Reviewed by Natasha Larimer
In 1773 an enslaved Virginian named Betty gave birth to a daughter, Ona. By law, children followed the condition of the mother and hence (despite her father’s position as a white indentured servant), upon her birth, Ona Judge became property of none other than Martha Washington. By her teenage years, Judge was a valued house slave working in the residence, personally assisting Martha and the Washington grandchildren. Because of her esteemed standing, Judge accompanied the new President’s family to the Nation’s first capital of New York City, and eventually the temporary U.S. capital of Philadelphia. And it is here where the story and indeed Judge’s life literally took off. Judge ran away one May evening in 1796 while the President and his wife were dining at their residence on what is now Market Street in the vicinity of Independence Hall.
Luckily for us, historian and Philadelphia native, Dr. Erica Armstrong Dunbar discovered a runaway slave ad for Judge in the Philadelphia Gazette, and proceeded to flesh out her remarkable life. Part adventure story, part comprehensive slave history, Dunbar’s Never Caught: The Story of Ona Judge, The Washington’s Runaway Slave (Atria/37 Ink) provides an engrossing narrative of Judge’s life, escape, and life afterwards as a fugitive in New Hampshire, bravely dodging the Washingtons’ attempts to reclaim their lost property.
Piecing together the lives of eighteenth-century non-literate enslaved Black women is no small feat. Starting with two interviews given by Judge in the 1840s, Dunbar expertly crafts together Judge’s whereabouts, her family connections, and her associations with white servants and free Blacks in the Northern cities she lived in. In order to describe the oppressive, never-ending work of a domestic slave, Dunbar necessarily extrapolates from secondary research, and makes some assumptions regarding what Judge must have known, heard, and felt in her variety of circumstances. All of these inferences are carefully presented with multiple theories, not one definitive answer (Ona’s conception providing one such interesting case in point). Judge’s slave life is woven together with letters and business documents from the Washingtons and their friends, as well as census materials to provide a carefully presented yet riveting story.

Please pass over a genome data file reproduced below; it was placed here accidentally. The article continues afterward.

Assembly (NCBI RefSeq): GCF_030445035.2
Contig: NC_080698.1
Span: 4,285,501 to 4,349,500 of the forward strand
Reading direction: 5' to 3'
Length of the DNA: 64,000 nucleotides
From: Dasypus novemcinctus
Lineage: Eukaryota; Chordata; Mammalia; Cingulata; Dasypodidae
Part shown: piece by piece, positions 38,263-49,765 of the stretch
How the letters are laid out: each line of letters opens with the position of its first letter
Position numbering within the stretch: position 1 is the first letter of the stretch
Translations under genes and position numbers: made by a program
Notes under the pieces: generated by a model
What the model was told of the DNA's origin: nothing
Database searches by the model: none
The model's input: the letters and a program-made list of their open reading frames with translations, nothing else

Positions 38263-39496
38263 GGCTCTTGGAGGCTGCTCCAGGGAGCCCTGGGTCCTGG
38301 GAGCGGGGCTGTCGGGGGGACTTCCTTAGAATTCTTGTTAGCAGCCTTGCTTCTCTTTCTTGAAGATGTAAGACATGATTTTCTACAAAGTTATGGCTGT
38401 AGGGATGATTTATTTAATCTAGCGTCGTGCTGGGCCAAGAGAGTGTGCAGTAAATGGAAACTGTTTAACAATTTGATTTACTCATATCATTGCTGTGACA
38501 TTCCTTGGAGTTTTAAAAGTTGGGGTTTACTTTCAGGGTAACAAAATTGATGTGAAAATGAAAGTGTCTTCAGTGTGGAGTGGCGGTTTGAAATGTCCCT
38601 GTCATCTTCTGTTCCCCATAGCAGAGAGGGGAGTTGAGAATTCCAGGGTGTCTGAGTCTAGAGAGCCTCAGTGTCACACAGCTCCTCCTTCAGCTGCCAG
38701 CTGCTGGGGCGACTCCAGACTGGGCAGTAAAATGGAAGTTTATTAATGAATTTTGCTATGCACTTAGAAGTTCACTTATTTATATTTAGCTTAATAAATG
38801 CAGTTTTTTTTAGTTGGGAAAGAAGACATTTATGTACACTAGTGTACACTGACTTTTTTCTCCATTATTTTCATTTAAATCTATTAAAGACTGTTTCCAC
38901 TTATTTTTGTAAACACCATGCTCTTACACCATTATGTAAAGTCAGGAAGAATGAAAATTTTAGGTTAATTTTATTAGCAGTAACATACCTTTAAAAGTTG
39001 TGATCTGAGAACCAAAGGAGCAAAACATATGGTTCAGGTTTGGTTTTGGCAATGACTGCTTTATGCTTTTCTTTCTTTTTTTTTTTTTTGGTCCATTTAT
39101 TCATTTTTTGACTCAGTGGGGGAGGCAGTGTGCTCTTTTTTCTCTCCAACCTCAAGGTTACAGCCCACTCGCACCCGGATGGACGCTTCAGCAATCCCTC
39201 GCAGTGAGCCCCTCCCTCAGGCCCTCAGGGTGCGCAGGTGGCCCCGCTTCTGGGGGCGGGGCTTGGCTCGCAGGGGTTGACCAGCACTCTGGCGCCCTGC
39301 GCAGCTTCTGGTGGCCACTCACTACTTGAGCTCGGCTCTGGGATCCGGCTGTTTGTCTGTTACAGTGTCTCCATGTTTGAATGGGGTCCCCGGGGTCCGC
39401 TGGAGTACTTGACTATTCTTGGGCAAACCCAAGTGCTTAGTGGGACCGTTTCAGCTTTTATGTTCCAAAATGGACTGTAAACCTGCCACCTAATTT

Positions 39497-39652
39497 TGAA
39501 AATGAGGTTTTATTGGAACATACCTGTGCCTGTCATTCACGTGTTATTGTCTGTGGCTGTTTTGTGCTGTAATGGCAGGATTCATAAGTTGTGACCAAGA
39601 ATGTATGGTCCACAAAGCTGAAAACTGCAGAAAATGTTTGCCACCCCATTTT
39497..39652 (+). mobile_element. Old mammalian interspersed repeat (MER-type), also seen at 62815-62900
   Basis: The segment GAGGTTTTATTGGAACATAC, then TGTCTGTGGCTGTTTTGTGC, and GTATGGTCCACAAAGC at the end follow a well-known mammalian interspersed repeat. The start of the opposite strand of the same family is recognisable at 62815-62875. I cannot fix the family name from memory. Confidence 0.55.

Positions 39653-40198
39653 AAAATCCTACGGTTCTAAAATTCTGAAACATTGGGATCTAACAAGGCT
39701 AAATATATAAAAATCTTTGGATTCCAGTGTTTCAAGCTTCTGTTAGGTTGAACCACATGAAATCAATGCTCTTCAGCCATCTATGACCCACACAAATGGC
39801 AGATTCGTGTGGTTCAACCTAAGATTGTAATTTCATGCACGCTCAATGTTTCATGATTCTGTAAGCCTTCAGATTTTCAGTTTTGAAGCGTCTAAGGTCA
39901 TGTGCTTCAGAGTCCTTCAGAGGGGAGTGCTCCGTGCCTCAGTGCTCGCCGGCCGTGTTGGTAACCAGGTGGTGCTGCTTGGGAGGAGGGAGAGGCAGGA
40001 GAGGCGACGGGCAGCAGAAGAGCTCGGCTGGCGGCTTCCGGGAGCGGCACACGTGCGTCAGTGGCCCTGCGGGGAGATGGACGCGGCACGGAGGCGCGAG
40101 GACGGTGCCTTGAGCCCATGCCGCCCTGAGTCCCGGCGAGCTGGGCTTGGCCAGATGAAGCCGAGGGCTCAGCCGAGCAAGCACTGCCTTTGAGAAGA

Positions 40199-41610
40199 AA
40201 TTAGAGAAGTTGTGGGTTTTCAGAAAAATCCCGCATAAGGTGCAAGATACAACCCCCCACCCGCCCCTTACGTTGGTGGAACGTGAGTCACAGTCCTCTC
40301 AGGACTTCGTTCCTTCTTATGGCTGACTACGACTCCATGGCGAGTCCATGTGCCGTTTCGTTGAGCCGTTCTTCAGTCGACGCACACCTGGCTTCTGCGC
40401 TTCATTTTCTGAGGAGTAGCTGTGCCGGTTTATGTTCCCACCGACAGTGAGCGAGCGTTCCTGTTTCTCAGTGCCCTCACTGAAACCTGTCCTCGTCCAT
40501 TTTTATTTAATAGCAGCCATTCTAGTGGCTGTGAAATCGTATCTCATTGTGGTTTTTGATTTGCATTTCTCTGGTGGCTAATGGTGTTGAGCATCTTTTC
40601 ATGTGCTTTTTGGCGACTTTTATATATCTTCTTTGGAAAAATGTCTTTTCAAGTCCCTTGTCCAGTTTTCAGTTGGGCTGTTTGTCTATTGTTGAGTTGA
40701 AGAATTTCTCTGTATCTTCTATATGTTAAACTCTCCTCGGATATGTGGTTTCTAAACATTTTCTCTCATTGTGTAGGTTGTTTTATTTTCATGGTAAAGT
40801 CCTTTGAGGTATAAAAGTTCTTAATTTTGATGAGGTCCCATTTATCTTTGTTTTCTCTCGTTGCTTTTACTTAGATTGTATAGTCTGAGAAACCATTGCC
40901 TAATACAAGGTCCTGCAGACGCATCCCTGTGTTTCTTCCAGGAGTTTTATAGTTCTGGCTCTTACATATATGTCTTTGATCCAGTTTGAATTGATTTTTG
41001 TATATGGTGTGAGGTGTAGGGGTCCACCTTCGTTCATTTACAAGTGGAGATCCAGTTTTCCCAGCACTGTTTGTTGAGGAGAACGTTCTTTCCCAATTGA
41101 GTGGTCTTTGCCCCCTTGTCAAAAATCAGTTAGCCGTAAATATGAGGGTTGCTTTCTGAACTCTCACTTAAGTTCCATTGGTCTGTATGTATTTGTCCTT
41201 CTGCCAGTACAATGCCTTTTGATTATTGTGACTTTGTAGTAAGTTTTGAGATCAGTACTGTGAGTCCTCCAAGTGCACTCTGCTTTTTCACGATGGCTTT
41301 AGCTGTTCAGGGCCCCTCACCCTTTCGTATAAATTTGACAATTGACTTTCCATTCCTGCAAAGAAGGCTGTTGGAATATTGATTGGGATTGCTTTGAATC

This expert narration provides a fascinating resource of eighteenth-century slavery due to Judge’s domestic position among the estate’s slaves as well as her travels to Northern cities that put her in close contact with free Blacks and indentured servants. Dunbar also explains how the simultaneous upheaval on the national stage that impacted the Washingtons – becoming President, changing the location of the nation’s capitol, and the onset of a fragile compromise regarding labor systems of Northern and Southern states – also impacted their slaves, as did the tremors – birth, death, marriage – within the Washington family.
Never Caught is undoubtedly Judge’s story, and Dunbar argues it is her unwavering desire for freedom and a craftily amassed intelligence of her legal, communal and geographic situation that culminates in her ultimate act of resistance.
Most stunning though, is Judge’s achievement of a parallel definition of freedom alongside – literally under the same roof as – George Washington himself. Her victories of marriage, children, and income are more remarkable given Washington’s manipulation of Pennsylvania’s manumission laws in order to keep his slaves in bondage, and his determination to recapture his financial asset. Never Caught is the quintessential Philadelphia story of an underdog who invokes street sense, determination, and the ability to take advantage of the city’s diversity to emerge victorious. It is also a bold and valiant example of the Revolution’s promise, with none other than our first president as the foil.
Natasha Larimer holds a PhD in American History from the University of Wisconsin. She makes her home in Mt. Airy with her husband and two children.